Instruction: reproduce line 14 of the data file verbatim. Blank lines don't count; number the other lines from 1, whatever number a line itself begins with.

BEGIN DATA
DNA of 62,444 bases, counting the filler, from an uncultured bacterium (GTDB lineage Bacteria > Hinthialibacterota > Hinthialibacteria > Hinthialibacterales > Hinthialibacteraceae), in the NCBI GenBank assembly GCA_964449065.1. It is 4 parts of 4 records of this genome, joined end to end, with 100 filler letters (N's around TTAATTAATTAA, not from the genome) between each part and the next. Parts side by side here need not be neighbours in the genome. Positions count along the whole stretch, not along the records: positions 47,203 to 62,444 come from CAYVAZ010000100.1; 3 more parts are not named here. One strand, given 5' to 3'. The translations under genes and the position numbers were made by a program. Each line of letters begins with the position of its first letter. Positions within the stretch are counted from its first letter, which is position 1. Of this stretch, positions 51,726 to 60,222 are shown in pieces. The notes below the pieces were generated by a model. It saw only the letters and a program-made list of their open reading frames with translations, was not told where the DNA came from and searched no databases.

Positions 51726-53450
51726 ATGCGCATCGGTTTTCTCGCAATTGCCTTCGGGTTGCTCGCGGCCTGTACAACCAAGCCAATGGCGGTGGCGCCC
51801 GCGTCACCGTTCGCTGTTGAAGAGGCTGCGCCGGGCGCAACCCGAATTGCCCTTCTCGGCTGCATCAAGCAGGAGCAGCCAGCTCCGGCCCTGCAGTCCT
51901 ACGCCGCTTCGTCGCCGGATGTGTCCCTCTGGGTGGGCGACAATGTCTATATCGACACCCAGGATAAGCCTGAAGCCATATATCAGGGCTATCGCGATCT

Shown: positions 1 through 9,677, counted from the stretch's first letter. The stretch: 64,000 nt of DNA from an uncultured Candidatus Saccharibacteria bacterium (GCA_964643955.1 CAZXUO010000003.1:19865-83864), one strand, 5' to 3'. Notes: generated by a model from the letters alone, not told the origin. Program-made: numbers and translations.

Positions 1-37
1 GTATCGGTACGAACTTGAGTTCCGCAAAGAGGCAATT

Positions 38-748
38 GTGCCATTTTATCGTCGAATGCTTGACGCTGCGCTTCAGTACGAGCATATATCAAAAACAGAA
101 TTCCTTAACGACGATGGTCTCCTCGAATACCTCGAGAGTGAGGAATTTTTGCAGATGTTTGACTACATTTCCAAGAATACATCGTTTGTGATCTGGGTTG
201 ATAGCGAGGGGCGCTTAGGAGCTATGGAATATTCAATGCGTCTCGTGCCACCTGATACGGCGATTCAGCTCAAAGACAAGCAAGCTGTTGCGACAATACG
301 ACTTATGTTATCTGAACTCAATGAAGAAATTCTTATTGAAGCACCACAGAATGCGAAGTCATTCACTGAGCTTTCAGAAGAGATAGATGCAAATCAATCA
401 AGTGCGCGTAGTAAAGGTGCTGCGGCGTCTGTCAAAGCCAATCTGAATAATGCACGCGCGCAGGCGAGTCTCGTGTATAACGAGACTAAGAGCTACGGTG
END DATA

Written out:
401 AGTGCGCGTAGTAAAGGTGCTGCGGCGTCTGTCAAAGCCAATCTGAATAATGCACGCGCGCAGGCGAGTCTCGTGTATAACGAGACTAAGAGCTACGGTG